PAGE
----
Folio 27r from the Lindisfarne Gospels.

Ousted by Vikings

The monastery became increasingly wealthy, but in the late eighth century suffered one of the first Viking raids on Britain. The tempo of these attacks increased and according to the monastic historians, the monks left the island in 875. After a century-long exile, they set up a new home in Durham.

Yet, despite the high profile of the monastery in Northumbrian history, remarkably little is known about the monastery itself, beyond passing observations in the works of Bede and other early writers. A fine collection of Anglo-Saxon sculpture has survived, but little is known about precisely where it was found. The ruins of a later Norman priory now dominate the village, and may stand over part of the earlier monastery. Early medieval monastic centres were large, dispersed and sprawling settlements, and it is likely that Cuthbert’s monastery may have extended beyond much of the area covered by the modern village.

Anglo-Saxon carved stone from Holy Island showing possible Viking raiders. David Petts

In recent years archaeologists are starting to get a better understanding of the archaeology of the island. Looking at the finds discovered – but never analysed – by Victorian gentleman archaeologists who crudely cleared out the later priory, a number of Anglo-Saxon objects have been recognised. These have been supplemented by the occasional appearance of similar items in small-scale archaeological investigations that have taken place in advance of construction.

A major new geophysical survey around the village has also been carried out. This has identified a number of areas where possible traces of the monastery have been identified, although of course, until we excavate, we won’t know for sure.

Play a part

This project is one of the first archaeological projects to use crowdfunding. The project has been launched on the DigVentures website, allowing anyone interested in discovering the past to pledge support. In return for backing the project, supporters become part of the dig team.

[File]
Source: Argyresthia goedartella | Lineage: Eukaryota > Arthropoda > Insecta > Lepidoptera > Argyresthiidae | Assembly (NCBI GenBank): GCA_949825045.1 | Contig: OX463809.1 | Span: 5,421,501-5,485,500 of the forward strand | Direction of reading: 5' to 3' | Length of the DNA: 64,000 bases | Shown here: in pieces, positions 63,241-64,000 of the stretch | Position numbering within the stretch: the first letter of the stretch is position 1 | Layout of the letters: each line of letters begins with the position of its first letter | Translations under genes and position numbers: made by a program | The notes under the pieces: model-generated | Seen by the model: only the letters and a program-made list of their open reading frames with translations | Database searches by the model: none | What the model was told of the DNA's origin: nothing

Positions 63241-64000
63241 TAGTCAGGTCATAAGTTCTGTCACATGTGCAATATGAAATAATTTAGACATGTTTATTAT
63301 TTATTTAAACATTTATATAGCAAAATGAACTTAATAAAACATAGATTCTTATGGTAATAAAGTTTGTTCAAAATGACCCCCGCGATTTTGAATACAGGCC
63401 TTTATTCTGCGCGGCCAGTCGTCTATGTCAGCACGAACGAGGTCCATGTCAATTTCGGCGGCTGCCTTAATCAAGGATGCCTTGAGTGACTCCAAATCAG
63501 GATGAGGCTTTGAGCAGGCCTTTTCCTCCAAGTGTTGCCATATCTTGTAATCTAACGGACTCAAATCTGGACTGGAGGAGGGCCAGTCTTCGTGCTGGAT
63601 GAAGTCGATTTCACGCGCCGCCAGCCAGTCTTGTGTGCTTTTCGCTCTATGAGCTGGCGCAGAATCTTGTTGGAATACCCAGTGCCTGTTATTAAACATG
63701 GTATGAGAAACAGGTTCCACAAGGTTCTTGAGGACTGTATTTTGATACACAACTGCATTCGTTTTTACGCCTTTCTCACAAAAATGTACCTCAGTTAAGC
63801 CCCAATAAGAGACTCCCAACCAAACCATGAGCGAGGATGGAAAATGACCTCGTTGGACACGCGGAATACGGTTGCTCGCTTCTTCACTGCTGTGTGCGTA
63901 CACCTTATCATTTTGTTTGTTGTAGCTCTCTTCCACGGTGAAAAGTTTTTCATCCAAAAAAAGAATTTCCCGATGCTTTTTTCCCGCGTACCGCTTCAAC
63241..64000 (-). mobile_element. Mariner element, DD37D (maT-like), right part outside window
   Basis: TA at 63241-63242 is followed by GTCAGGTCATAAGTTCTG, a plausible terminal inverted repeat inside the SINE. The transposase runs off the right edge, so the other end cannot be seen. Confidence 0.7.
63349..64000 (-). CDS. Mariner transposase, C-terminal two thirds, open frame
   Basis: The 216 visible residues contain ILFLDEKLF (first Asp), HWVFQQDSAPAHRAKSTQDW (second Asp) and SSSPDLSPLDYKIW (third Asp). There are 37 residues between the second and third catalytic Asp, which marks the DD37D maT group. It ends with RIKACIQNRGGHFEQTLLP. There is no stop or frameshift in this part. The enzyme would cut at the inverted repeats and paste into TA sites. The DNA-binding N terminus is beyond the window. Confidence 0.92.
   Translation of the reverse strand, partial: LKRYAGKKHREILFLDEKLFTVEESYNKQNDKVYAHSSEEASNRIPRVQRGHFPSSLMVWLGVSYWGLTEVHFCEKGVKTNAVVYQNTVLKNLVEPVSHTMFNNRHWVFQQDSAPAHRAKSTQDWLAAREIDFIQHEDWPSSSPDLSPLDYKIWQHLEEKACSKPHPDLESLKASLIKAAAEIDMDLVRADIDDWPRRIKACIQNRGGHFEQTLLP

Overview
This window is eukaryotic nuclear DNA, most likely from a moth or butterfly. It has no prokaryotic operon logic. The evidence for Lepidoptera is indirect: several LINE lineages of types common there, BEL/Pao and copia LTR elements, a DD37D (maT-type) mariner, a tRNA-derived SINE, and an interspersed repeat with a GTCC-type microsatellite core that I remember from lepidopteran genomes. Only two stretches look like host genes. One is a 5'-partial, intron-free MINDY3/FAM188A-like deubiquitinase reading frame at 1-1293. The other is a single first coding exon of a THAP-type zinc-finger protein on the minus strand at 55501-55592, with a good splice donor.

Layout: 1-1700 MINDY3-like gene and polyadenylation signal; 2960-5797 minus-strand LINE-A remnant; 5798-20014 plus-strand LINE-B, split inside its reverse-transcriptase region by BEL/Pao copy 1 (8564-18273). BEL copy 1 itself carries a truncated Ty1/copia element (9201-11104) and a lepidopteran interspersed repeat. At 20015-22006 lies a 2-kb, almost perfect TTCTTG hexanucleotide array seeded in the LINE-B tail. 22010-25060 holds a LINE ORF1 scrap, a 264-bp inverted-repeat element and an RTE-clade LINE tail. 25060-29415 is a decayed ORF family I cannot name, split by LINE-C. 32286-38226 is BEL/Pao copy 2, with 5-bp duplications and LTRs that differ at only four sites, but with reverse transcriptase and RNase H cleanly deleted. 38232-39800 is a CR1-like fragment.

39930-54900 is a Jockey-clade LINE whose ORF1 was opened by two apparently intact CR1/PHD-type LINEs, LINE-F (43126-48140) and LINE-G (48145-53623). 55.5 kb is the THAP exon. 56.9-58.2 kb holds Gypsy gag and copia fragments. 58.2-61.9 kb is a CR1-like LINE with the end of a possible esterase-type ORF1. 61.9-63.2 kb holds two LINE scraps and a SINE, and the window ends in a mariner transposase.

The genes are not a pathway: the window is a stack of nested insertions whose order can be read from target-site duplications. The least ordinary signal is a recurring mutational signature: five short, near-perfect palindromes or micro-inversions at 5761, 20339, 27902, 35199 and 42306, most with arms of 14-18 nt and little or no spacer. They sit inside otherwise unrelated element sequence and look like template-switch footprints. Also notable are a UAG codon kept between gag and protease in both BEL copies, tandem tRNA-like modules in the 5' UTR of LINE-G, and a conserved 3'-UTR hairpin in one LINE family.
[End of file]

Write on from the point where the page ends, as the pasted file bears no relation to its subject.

Another DigVentures project.

By using DigVenture’s crowdfunding and crowdsourcing model, we are hoping to get people who subscribe into the field, where they will be using an entirely paperless recording system. By using a bespoke app, every object and discovery will be logged live from the trenches via iPads, tablets and smartphones, making it instantly accessible from anywhere in the world. As the site is recorded, all the data will be uploaded online, allowing subscribers to follow the progress of the excavation as it happens. It will also give the excavation team a chance to solicit information and advice from the international research community. These new approaches set to provide archaeologists with a model for carrying out fieldwork.

The centrality of the first Lindisfarne monastery in the history of the Anglo-Saxon Britain and its – until now – elusive nature gives this dig the potential to be one of the most important archaeological sites in the UK to be worked in recent years. This collaborative and open process of research and scientific excavation is the future of discovering the past.